Friday, August 3, 2012

The Fool on the Hill.

Moving from Western Australia to Tasmania, I knew hills would become an abundant feature in my life. I considered how this would affect my ability to bicycle and thought I had things covered from the transport perspective with some very low gearing on the Jenny 7 Schwinn. I had seen the town environment before (on foot) and it was bikeable. I thought there would probably be alternative routes to any extreme inclines on my travels. I thought I had seen hills. And then I saw my new driveway.

I am not pregnant, the front of my dress is FALLING FORWARD.

I had been right about most external factors but a variable I had never considered was the dwelling itself and how easy or hard it might be to get a bicycle out of my house before I even began riding. It made me think about all the places I have lived and their varying levels of accessibility. One thing you sometimes notice riding a bike in the suburbs is just how unfriendly the world must be to people who require wheeled assistance. A number of times I have been cycling along the edge of somewhere I want to enter, endlessly looking for a break in the curb that did not force me into a busy driveway and wondering how people on gophers or in wheelchairs navigate such a car-centric environment. In this way, a two wheeled trip can occasionally highlight the more glaring deficiencies in our urban planning. Obviously, I am able-bodied and so can't speak to the experience of people who don't have a choice. There are undoubtedly a lot of other urban flaws I don't notice because they're not woven into the fabric of my everyday life as they would be for somebody with a disability. After all, when I get sick of looking for the ramp I can always lift my bicycle over the curb. In this regard, I know am lucky. At least infrastructure is something we can hope to change. Geography cannot always be helped.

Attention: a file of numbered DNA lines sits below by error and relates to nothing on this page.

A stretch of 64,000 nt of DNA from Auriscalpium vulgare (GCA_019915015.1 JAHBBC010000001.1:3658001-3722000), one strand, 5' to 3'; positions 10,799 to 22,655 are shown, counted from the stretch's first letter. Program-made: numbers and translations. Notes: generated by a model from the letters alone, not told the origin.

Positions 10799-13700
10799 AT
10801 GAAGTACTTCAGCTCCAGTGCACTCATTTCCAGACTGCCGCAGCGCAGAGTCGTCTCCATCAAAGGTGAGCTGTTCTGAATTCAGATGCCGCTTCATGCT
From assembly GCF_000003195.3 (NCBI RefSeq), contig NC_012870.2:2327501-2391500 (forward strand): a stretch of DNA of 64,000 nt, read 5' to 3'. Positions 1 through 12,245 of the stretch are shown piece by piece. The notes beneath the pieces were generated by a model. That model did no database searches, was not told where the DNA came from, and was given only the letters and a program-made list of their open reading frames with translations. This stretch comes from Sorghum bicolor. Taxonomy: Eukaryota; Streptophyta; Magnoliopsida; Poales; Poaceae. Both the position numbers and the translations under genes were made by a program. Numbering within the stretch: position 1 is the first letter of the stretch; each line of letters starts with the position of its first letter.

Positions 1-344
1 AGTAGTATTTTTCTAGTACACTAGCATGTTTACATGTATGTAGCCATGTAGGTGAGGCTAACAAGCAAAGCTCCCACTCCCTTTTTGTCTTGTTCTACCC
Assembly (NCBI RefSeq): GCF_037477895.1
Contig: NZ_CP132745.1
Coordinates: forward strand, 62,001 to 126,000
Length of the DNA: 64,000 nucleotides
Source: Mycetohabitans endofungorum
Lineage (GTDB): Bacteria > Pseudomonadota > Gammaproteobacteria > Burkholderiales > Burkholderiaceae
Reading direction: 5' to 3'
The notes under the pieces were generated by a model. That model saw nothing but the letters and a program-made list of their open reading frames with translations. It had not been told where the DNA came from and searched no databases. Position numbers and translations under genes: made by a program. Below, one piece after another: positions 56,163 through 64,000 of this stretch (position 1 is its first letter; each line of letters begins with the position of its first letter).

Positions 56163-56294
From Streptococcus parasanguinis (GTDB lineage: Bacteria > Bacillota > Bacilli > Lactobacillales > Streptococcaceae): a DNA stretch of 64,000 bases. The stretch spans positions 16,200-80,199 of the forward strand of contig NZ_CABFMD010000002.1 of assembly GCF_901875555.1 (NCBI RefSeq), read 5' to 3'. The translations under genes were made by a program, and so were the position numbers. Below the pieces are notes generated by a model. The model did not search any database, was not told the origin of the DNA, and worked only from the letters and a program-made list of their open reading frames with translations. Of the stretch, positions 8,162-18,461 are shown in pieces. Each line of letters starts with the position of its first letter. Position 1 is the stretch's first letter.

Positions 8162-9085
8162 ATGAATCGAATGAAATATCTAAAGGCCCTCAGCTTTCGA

"Does this slope make my butt look b- Wait. Stupid question."
P.S. Photo not even taken from the bottom…of the driveway.
It's much bigger in real life. So is the driveway.

The state of Tasmania is infamous for hills and my North West town is certainly no exception. My current home is at the base of a brutal hill so the pictured driveway is but a taste of the true depravity of the ascent. Fortunately, town is downhill. Physically getting a bicycle out of my house and to the top of the driveway is not too hard. It's getting back in that actually restricts my cycling activity. Bikes cannot be brought through the front door as there are more than 20 steep and curving steps followed by narrow internal stairs. Bicycles must be pushed up the last bit of hill before my house and THEN up the evil driveway. Not even Ginger's road bike made it over the initial obstacle the first few times he tried. Cycling any kind of bicycle up the driveway is physically impossible. Even driving some cars up it is impossible. Walking is a reckless act of adventure when the surface is slippery. So I cannot take the heavier Pashley out alone because I can't get it back up the driveway without spousal assistance. In this way, my cycling life has been impacted by housing choice like never before. Previous residences have had only a few steps up to the entrance, our last house we even stored the bicycles in the bedroom next to the front door for ease of access. Currently, I have to navigate several doorways and avoid scraping multiple walls just to get my bicycle to the appropriate portal. Living in such a restrictive landscape has certainly encouraged me to consider bicycle movement, housing configuration and geography in the future. It's also made me realise that if I really want to recreationally experience Tasmania from the seat of a bicycle (with bicycle touring being the eventual goal), I have to accept more gears and slightly less weight into my bicycle lifestyle.

I have to dip my toe into Roadie waters yet resist infection. Challenge accepted:

More on this mess later.

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